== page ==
In fold recognition by threading one takes the amino acid sequence of a protein and evaluates how well it fits into one of the known three-dimensional (3D) protein structures. The quality of sequence-structure fit is typically evaluated using inter-residue potentials of mean force or other statistical parameters. Here, we present an alternative approach to evaluating sequence-structure fitness. Starting from the amino acid sequence we first predict secondary structure and solvent accessibility for each residue. We then thread the resulting one-dimensional (1D) profile of predicted structure assignments into each of the known 3D structures. The optimal threading for each sequence-structure pair is obtained using dynamic programming. The overall best sequence-structure pair constitutes the predicted 3D structure for the input sequence. The method is fine-tuned by adding information from direct sequence-sequence comparison and applying a series of empirical filters. Although the method relies on reduction of 3D information into 1D structure profiles, its accuracy is, surprisingly, not clearly inferior to methods based on evaluation of residue interactions in 3D. We therefore hypothesise that existing 1D-3D threading methods essentially do not capture more than the fitness of an amino acid sequence for a particular 1D succession of secondary structure segments and residue solvent accessibility. The prediction-based threading method on average finds any structurally homologous region at first rank in 29% of the cases (including sequence information). For the 22% first hits detected at highest scores, the expected accuracy rose to 75%. However, the task of detecting entire folds rather than homologous fragments was managed much better; 45 to 75% of the first hits correctly recognised the fold. [less ▲]

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See detailPHD - AN AUTOMATIC MAIL SERVER FOR PROTEIN SECONDARY STRUCTURE PREDICTION
ROST, B.; SANDER, C.; Schneider, Reinhard UL

in Computer Applications in the Biosciences [=CABIOS] (1994), 10(1), 53-60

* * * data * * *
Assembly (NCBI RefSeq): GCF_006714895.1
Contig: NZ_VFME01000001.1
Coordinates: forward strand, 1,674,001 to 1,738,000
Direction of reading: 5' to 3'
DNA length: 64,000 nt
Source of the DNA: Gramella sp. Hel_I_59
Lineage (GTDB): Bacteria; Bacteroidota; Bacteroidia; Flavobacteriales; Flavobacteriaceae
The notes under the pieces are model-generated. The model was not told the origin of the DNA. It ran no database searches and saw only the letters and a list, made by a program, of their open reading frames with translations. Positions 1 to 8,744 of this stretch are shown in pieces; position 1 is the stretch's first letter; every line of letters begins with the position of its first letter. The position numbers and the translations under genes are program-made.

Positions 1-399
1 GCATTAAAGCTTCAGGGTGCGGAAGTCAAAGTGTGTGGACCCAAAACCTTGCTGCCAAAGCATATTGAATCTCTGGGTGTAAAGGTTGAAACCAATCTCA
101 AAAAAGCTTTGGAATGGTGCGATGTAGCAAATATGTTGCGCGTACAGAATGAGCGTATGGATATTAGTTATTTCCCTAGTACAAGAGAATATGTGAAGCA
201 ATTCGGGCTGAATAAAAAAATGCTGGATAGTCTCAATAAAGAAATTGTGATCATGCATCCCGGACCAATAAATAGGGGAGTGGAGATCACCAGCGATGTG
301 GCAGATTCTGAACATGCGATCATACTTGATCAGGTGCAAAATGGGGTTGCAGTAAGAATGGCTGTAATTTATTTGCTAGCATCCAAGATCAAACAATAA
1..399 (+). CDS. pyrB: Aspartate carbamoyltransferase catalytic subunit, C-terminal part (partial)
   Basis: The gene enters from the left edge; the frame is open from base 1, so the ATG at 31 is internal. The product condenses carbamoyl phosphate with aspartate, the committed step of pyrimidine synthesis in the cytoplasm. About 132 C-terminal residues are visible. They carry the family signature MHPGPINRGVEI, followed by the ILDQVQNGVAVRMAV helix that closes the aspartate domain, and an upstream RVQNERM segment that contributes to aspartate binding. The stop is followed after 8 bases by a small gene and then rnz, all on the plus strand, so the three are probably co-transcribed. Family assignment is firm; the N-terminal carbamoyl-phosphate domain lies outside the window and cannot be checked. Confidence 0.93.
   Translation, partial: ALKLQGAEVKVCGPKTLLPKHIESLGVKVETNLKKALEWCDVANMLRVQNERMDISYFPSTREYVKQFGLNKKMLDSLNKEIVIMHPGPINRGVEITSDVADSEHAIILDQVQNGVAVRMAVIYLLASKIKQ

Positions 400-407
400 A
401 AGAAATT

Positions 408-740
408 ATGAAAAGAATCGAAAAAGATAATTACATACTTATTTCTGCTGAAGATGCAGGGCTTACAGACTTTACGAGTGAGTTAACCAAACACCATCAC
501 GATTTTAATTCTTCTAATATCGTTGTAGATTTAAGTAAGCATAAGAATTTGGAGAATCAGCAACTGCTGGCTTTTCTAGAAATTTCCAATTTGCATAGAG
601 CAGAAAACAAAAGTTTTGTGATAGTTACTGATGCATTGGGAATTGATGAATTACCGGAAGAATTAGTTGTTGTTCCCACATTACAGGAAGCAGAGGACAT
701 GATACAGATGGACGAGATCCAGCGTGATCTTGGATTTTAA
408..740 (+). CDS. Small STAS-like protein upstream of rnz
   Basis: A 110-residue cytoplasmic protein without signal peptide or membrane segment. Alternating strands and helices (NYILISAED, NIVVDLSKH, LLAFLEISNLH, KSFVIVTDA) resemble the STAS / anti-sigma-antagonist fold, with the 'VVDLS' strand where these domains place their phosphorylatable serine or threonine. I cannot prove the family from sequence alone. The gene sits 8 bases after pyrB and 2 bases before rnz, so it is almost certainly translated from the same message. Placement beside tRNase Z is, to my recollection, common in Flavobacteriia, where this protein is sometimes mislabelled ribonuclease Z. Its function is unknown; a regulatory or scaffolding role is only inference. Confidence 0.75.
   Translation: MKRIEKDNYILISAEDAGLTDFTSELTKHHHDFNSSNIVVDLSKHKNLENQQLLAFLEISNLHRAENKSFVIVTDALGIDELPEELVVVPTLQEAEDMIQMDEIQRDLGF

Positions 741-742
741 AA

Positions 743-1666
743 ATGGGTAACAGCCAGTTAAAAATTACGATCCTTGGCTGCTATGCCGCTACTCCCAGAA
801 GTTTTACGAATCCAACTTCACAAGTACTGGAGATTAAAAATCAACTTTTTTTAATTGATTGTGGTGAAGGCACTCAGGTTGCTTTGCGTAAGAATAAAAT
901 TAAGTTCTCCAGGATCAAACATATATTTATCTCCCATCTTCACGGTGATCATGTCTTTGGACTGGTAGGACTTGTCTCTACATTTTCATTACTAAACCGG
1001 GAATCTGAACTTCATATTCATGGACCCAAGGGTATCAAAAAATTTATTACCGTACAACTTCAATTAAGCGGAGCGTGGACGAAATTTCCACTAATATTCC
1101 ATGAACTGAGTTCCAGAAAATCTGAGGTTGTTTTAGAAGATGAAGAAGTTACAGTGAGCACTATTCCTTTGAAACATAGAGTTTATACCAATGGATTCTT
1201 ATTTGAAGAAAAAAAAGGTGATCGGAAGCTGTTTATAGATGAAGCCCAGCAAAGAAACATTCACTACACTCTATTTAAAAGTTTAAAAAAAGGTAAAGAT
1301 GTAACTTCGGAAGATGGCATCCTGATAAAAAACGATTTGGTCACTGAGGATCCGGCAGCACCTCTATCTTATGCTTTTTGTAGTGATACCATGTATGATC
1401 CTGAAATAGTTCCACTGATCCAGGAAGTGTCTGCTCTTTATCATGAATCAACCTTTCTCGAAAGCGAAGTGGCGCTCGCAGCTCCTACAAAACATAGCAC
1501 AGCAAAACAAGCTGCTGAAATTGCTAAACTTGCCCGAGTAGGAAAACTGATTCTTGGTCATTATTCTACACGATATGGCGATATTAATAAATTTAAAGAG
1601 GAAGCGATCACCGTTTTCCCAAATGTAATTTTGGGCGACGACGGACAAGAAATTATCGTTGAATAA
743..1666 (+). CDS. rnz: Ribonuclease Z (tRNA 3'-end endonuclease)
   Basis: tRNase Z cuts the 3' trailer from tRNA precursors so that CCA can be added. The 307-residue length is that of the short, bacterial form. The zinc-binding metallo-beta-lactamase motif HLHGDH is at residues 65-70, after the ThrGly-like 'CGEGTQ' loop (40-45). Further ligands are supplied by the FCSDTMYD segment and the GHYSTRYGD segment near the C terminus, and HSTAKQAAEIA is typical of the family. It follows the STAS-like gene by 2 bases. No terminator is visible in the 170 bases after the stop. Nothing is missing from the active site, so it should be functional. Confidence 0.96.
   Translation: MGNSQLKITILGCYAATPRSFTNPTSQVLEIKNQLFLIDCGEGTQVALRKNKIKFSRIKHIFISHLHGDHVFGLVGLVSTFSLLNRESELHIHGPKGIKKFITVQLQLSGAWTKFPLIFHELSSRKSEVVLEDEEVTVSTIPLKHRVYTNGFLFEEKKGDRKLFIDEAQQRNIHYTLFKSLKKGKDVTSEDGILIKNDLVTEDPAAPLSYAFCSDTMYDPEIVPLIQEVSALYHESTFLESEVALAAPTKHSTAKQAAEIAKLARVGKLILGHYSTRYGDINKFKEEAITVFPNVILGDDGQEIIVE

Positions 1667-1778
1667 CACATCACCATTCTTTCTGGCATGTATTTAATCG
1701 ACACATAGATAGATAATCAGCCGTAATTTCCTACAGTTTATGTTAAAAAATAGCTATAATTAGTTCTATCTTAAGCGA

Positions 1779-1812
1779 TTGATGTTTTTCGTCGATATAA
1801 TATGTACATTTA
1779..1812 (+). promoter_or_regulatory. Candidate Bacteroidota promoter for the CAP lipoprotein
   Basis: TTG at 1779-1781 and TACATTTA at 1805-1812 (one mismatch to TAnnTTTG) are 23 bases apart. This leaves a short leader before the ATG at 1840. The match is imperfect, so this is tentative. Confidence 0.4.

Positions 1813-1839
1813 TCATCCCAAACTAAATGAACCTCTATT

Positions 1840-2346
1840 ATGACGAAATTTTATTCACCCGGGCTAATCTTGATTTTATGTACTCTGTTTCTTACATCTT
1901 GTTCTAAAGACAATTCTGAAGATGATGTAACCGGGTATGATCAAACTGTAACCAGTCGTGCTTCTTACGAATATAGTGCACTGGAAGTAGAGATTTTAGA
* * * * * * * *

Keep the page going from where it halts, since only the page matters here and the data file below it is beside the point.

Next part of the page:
By the middle of 1993, > 30000 protein sequences had been listed. For 1000 of these, the three-dimensional (tertiary) structure has been experimentally solved. Another 7000 can be modelled by homology ... [more ▼]

By the middle of 1993, > 30000 protein sequences had been listed. For 1000 of these, the three-dimensional (tertiary) structure has been experimentally solved. Another 7000 can be modelled by homology. For the remaining 21000 sequences, secondary structure prediction provides a rough estimate of structural features. Predictions in three states range between 35% (random) and 88% (homology modelling) overall accuracy. Using information about evolutionary conservation as contained in multiple sequence alignments, the secondary structure of 4700 protein sequences was predicted by the automatic e-mail sewer PHD, For proteins with at least one known homologue, the method has an expected overall three-state accuracy of 71.4% for proteins with at least one known homologue (evaluated on 126 unique protein chains). [less ▲]

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See detailREDEFINING THE GOALS OF PROTEIN SECONDARY STRUCTURE PREDICTION
ROST, B.; SANDER, C.; Schneider, Reinhard UL

in Journal of Molecular Biology (1994), 235(1), 13-26

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See detailEvolution and Neural Networks – Protein Secondary Structure Prediction Above 71% Accuracy
Rost, B.; Sander, C.; Schneider, Reinhard UL

in Proceedings of the 27th Hawaii International Conference on System Sciences, Vol. V, Biotechnology Computing (1994)

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See detailPROGRESS IN PROTEIN-STRUCTURE PREDICTION
ROST, B.; Schneider, Reinhard UL; SANDER, C.

in Trends in Biochemical Sciences - Regular Edition (1993), 18(4), 120-123

Prediction of protein secondary structure is an old problem and progress has been slow. Recently, spectacular success has been claimed in the blind prediction of the catalytic subunit of the cAMP ... [more ▼]

Prediction of protein secondary structure is an old problem and progress has been slow. Recently, spectacular success has been claimed in the blind prediction of the catalytic subunit of the cAMP-dependent protein kinase. When predictions in this and other test cases are assessed critically, some claims of prediction success turn out to be exaggerated, but a kernel of real progress remains: protein structure prediction can be improved substantially when a family of related sequences is available. Enough so that molecular biologists equipped with a new amino acid sequence and a multiple sequence alignment in hand may be tempted to test the new prediction methods. [less ▲]